Industry Trends

Byline: Protecting Connected Cars

By Anthony Giandomenico | February 06, 2017

I recently bought a new car with all the bells and whistles. It warns me if I stray out of my lane. It warns me if there is a car in my blind spot. It has adaptive cruise control that slows down if a car pulls in front of me. When I back up, it alerts me of cross traffic, even pedestrians and dogs. It monitors road conditions and automatically enables all-wheel drive if roads are wet or conditions are cold or icy. And that’s just the start. It has collision detection, and automatic braking, and a fully connected entertainment and communications system. Good grief, the windshield wipers even turn on automatically when it starts to rain.

The technology in today’s vehicles is amazing. A modern car may have as many as a hundred electronic control units. When you add satellite infotainment systems with Bluetooth and voice commands, and a 4G LTE WiFi hotspot in your car, these vehicles are not only incredibly connected, they are also increasingly vulnerable.

Not surprisingly, attacks on your car’s sophisticated computer systems are becoming a serious threat. Last year, hacking researchers demonstrated how they could remotely hijack control of a connected vehicle while it was actually cruising down an interstate. The attack came via a vulnerability the researchers found in its Internet-connected infotainment system. Through that point of entry they were able to access other systems within the car, including the transmission and braking system, with alarming results. The demonstration was dramatic proof that our vehicles are now under serious threat of cyber attack, and led to the recall of 1.4 million vehicles in the United States to install a software update to patch the vulnerability.

And the potential attack surface is growing. Soon, cars will be able to do things like automatically pay for fuel when you pull up to a pump, negotiate online shopping services, check and read your email to you, and sync with your calendar to remind you of conference calls and events. Individual passengers will be able to each have their own separate WiFi connection to the Internet to stream movies, browse social media, check their banking information, and shop online.

The car I drive is really only a generation or two away from being fully driverless. What happens then, when cars on the road are dynamically sharing road conditions, negotiating traffic, and responding to intelligent traffic systems designed to move traffic more efficiently through urban environments? The potential for a catastrophic result from a well-planned attack seems high, and in addition to the loss of life and property, could stall technological advancement for years.

Securing complex systems like these is no easy task. Once you connect your car to a 4G or 5G network, how do you secure that connection? How do you incorporate security solutions throughout the car to ensure your passengers and their data are protected, especially from zero-day attacks? What are the security implications once automakers become their own carriers, providing personalized connectivity services to their cars?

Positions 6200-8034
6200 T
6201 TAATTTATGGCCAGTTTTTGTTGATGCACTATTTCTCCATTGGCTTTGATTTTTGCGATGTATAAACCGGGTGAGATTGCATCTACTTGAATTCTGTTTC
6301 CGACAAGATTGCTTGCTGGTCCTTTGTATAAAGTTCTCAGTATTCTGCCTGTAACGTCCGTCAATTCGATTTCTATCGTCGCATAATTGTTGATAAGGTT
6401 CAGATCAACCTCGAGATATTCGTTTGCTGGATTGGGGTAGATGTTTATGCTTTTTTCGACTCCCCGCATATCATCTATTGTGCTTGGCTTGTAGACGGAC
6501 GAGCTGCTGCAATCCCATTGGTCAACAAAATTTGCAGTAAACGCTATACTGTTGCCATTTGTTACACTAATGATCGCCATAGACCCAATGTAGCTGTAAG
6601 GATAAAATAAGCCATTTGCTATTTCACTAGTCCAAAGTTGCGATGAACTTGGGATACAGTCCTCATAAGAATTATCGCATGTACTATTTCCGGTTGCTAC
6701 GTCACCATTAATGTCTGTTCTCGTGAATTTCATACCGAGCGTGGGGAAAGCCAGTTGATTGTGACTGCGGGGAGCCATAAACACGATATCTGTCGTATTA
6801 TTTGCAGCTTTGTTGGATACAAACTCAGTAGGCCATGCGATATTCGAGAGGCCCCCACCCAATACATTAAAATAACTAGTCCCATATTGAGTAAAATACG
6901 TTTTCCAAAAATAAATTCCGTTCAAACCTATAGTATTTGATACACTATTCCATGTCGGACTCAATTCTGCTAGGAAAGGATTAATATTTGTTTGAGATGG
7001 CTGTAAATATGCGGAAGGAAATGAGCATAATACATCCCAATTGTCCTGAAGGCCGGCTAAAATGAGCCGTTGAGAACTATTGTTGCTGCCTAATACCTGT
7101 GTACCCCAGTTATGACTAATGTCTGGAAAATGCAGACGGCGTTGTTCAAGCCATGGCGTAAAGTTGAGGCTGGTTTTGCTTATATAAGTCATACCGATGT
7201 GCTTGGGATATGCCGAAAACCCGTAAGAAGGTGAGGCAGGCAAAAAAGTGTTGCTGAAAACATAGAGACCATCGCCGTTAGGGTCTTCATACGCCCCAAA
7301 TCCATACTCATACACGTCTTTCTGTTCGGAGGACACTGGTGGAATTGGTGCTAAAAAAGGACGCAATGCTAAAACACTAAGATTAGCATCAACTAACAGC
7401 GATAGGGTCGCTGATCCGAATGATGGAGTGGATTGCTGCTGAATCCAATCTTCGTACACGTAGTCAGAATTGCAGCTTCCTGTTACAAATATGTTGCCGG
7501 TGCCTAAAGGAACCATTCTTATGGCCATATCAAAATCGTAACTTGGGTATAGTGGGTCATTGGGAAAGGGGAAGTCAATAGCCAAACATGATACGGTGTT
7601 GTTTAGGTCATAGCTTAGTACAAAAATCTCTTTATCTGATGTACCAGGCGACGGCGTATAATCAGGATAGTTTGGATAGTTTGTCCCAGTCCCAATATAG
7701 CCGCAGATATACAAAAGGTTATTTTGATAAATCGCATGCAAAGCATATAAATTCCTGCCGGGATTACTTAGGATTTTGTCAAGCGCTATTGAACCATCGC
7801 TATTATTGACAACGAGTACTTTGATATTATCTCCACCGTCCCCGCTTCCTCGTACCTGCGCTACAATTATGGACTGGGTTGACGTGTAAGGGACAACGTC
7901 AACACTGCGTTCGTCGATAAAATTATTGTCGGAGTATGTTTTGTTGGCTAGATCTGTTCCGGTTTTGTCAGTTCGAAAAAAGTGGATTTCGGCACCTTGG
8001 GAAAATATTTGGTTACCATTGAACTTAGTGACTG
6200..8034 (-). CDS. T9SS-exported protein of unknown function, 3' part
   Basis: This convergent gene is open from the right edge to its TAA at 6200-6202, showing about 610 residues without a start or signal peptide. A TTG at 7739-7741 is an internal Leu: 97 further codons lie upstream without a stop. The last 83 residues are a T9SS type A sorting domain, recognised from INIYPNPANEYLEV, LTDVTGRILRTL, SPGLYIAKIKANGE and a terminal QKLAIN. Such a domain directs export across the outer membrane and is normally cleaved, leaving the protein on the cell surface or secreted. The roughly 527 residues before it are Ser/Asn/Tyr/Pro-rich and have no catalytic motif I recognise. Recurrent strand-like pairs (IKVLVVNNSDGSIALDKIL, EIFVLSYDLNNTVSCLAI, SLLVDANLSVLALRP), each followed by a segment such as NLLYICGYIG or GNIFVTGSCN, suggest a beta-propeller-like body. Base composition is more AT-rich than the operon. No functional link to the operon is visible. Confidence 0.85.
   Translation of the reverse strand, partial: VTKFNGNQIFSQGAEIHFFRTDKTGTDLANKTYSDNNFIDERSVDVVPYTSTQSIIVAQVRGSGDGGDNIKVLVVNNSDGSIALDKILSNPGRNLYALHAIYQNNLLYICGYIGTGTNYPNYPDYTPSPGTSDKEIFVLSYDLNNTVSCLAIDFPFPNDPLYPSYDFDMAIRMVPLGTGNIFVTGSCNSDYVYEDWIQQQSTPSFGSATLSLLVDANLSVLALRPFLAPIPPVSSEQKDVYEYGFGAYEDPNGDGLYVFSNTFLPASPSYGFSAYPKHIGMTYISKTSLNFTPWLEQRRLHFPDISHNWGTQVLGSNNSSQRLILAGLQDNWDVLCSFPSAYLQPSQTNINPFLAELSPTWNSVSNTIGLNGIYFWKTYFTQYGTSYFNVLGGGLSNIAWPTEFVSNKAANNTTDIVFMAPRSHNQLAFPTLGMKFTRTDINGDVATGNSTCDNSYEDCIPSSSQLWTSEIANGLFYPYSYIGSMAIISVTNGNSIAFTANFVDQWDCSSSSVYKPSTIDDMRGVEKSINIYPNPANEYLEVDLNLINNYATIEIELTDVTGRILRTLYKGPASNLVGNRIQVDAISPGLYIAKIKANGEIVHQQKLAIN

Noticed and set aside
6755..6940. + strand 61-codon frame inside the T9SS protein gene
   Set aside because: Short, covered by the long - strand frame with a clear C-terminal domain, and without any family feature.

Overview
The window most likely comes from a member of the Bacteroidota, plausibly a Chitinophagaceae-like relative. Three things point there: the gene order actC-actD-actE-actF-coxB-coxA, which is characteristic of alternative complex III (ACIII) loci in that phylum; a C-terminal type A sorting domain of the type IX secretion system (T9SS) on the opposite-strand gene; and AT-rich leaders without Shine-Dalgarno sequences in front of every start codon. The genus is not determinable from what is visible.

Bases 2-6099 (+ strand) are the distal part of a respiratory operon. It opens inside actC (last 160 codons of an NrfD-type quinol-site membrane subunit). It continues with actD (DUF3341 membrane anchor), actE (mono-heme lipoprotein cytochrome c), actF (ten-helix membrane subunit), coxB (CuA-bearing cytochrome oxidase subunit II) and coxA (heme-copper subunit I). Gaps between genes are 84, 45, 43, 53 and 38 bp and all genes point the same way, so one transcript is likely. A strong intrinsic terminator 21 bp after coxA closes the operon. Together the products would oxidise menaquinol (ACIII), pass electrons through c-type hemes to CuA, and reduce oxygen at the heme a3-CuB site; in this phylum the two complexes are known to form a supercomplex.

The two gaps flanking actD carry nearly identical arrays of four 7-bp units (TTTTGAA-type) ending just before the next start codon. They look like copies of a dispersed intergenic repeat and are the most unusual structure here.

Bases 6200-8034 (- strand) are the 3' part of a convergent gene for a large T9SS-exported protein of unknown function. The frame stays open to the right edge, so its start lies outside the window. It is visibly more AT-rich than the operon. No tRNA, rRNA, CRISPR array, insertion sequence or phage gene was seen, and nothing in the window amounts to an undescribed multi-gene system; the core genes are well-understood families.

Last year, Senators Ed Markey and Richard Blumenthal introduced new legislation for the National Highway Safety and Transportation Administration and the Federal Trade Commission to create new security and privacy standards for automakers to meet for cars sold in the U.S. These standards would apply to both how companies defend their vehicles from hackers, as well as how they safeguard any personal information the vehicles collect, such as driving records.

While this legislation, known as the “Security and Privacy in Your Car Act of 2015” (or the “SPY Car Act of 2015”) is a good start, its approach has its challenges, not the least of which is that technology is advancing at a rate that the intentionally slow process of legislation will never be able to keep up with. Laws will either be too specific to address the latest threats and challenges, or so vague as to allow too much wiggle room in terms of developing appropriate safeguards.

So the big question is, what can we do now? I suggest that a good first step would be for auto manufacturers to begin to partner with security vendors to design safer vehicles. Securing a car should not be much different from securing a modern network – harden your access points, monitor and inspect traffic for malware and unauthorized commands, segment the network into security zones, secure communications, and share global and local threat intelligence. Everything else in a car is branded, from XM radios, to Bose speakers, to designer interiors. Why not also have a vehicle provide branded security from a leading engineering company that does this sort of thing as their primary business?

Our love affair with the car shows no signs of slowing down. And as it becomes even more integrated with our online lives, including the advent of what I refer to as Transportation as a Service, we are exposing ourselves to more risks than ever. So, what do we do next?

These are important discussions we as consumers, and as a security industry, need to be having right now.

This post originally appeared in RCR Wireless News.

You can also read his previous blog on driverless cars and the security challenge.